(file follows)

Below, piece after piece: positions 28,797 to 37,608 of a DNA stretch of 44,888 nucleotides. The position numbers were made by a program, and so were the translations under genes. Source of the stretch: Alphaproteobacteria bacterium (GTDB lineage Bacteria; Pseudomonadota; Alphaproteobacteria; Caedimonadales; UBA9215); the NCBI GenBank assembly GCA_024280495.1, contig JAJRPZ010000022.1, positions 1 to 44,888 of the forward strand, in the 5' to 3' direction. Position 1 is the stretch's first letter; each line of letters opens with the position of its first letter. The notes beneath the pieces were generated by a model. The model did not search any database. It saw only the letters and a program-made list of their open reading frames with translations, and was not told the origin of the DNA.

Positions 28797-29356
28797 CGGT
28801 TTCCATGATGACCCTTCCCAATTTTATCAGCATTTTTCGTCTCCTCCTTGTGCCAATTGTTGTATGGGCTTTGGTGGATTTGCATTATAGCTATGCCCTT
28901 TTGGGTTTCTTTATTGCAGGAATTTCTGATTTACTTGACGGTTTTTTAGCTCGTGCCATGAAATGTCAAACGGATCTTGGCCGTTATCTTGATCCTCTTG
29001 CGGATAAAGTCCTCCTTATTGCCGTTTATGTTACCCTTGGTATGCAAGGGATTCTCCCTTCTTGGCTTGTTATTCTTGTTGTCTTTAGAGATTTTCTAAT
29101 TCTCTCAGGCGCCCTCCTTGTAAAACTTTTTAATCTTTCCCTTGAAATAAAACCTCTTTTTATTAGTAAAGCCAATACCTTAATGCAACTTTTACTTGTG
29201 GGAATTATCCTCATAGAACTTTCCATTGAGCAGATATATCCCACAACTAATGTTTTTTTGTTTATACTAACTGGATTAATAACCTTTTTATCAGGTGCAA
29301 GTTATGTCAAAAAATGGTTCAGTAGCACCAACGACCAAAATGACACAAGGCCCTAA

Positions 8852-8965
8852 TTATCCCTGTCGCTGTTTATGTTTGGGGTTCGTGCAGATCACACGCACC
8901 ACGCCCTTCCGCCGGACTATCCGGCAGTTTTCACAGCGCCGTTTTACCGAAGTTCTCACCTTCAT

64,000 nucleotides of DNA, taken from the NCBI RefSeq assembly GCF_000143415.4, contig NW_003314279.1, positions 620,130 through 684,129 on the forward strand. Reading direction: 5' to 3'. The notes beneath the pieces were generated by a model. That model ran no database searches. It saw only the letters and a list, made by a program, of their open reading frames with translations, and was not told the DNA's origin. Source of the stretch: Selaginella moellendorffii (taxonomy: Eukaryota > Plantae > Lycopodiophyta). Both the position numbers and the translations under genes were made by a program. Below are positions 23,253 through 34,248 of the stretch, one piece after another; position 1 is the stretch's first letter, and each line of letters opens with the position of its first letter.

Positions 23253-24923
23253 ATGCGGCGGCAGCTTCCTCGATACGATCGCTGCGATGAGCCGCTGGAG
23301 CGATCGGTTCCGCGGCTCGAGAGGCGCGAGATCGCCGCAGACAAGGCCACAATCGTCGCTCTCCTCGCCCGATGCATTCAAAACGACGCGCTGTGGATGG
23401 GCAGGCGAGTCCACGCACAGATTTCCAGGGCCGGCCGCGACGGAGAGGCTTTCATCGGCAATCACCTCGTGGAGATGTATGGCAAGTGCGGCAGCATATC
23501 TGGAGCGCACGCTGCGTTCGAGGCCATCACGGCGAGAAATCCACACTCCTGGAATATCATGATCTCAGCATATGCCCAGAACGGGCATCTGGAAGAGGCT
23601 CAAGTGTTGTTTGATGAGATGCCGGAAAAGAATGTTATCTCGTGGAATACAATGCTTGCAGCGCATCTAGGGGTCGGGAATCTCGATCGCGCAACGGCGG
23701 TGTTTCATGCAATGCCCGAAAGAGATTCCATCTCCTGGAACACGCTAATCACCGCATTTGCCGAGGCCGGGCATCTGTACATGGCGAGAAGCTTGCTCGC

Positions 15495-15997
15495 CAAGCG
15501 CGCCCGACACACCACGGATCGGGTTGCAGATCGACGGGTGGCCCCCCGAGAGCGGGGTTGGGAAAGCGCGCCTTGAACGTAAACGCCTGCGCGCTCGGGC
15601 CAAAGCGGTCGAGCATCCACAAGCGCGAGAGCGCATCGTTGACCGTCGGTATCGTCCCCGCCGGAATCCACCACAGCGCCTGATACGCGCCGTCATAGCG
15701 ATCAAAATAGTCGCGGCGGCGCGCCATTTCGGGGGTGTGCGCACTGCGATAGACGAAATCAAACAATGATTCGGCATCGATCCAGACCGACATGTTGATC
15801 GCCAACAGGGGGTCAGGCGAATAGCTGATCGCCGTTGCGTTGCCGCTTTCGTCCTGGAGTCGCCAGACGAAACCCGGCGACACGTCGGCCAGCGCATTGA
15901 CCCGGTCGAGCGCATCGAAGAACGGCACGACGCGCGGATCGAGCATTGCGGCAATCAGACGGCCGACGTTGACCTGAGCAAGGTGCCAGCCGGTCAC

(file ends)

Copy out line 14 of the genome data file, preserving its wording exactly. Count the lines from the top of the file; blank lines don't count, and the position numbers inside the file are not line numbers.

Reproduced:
Positions 23253-24923